The Italians have produced some amazing vehicles through the decades, but the first car to be driven on an Italian road was produced in France. That car, a Peugeot delivered in January 1893 to textile manufacturer Gaetano Rossi in Schio, Vicenza, in northern Italy, will participate in the London to Brighton Run, scheduled for November 5.
According to London to Brighton organizers, Rossi was a friend of Armand Peugeot. In 1893, Rossi gave his first Peugeot, the Type 3 (chassis No. 25) to his friend, Guido Lazzari, and bought another and newer Type 3. During World War I, parts of the car were taken for use by the Italian army and the car was “laid up” until 1955, when Lazzari’s heirs offered it to the Turin Automobile Museum in exchange for a then-new Fiat 1100.
The car was thought to be a later model and was partially restored. However, in 1999, research by Fabrizio Taiana of the Club Storico Peugeot Italia revealed that the car was, indeed, Rossi’s original 1892 model and thus the oldest car to have been driven on Italian roads. Previously, that honor had gone to a Panhard et Levassor that was driven in Florence in 1894.
In 2007, the 1892 Peugeot’s bodywork underwent restoration and earlier this year, it’s 2.5-liter twin-cylinder engine and other mechanical components were reconditioned in preparation for its debut on the London to Brighton Run.
“This is a genuinely fascinating car,” Peter Read, chairman of the Royal Automobile Club’s motoring committee, said in a news release. “One of the earliest Peugeots in existence, it is also one of the most significant and will come to London in November with an intriguing back story.”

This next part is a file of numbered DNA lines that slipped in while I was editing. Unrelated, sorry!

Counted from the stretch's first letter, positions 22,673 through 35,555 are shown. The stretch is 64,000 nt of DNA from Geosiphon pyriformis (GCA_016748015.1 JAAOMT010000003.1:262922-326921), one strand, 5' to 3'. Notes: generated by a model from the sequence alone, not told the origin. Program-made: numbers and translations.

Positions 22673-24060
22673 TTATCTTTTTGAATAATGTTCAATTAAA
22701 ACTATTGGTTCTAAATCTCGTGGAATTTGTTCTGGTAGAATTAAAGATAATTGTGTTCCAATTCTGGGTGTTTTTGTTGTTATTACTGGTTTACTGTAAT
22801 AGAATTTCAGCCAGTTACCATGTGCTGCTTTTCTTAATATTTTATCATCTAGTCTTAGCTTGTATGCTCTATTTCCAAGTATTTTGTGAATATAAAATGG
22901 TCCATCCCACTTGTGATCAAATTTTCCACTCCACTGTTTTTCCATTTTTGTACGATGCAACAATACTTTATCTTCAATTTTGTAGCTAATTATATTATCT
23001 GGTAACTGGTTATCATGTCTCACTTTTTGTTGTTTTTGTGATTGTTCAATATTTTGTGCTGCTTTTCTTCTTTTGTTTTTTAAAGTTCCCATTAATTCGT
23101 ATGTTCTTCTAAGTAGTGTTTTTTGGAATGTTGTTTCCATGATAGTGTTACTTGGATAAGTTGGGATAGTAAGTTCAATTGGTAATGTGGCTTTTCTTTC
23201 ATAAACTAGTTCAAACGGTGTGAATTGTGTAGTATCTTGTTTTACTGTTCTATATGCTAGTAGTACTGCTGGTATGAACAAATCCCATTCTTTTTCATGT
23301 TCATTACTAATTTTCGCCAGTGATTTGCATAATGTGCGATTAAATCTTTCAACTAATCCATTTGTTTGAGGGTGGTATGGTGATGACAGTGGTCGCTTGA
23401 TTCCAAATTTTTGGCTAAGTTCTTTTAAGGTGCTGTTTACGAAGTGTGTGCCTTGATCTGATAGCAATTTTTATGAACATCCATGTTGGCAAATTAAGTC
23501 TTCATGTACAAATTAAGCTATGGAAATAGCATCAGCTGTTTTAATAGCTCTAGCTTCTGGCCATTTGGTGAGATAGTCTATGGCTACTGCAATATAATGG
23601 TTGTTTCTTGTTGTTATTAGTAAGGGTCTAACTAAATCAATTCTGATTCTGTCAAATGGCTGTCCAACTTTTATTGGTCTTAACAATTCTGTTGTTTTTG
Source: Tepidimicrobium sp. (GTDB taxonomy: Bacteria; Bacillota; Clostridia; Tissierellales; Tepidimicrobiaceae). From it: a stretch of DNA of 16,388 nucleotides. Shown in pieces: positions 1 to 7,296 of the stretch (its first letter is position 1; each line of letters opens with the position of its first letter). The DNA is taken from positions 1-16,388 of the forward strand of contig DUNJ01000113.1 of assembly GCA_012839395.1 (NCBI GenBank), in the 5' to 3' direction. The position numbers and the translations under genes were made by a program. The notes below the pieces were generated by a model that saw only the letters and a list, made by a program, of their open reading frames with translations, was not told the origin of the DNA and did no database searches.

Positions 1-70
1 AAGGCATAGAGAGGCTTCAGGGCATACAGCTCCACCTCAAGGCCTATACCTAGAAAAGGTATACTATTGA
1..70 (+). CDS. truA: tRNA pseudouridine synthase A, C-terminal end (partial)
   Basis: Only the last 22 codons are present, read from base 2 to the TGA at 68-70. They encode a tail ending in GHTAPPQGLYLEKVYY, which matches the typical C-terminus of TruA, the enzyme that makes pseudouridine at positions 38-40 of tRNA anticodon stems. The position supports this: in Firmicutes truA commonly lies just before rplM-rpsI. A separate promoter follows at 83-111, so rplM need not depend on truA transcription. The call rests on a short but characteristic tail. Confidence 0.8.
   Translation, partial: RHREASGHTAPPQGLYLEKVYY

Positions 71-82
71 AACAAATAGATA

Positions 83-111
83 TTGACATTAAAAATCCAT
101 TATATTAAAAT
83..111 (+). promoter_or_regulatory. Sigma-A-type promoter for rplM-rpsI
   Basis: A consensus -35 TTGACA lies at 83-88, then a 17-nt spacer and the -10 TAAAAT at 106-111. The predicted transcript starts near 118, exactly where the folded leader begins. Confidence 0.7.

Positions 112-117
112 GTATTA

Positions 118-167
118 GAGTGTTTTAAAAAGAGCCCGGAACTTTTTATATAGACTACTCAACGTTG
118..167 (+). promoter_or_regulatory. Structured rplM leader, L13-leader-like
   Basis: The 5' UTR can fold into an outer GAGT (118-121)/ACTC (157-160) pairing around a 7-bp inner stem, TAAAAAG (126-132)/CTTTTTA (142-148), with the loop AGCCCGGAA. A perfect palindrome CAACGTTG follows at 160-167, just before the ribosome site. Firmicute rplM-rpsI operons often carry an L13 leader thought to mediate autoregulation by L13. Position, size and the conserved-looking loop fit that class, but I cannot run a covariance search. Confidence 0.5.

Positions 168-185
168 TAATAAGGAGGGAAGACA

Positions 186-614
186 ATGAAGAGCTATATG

Read also revealed that the car will be driven on the run by a member of the original owner’s family.
The 2017 London to Brighton Veteran Car Run will have a French theme, organizers said in awarding start number 1 to the Peugeot, which will be driven by Alessandro Rossi di Schio.
More than 400 early vehicles have been entered in the run, held annually to celebrate the end of the Locomotives on the Highway Act of 1896, which required that the newfangled motorcars be preceded on the road by a man walking and holding a red warning flag.
The run has become a week-long vintage vehicle celebration that includes the Regent Street motor show, an automotive art exhibition, and a Bonhams auction. For details, visit the veteran car run website.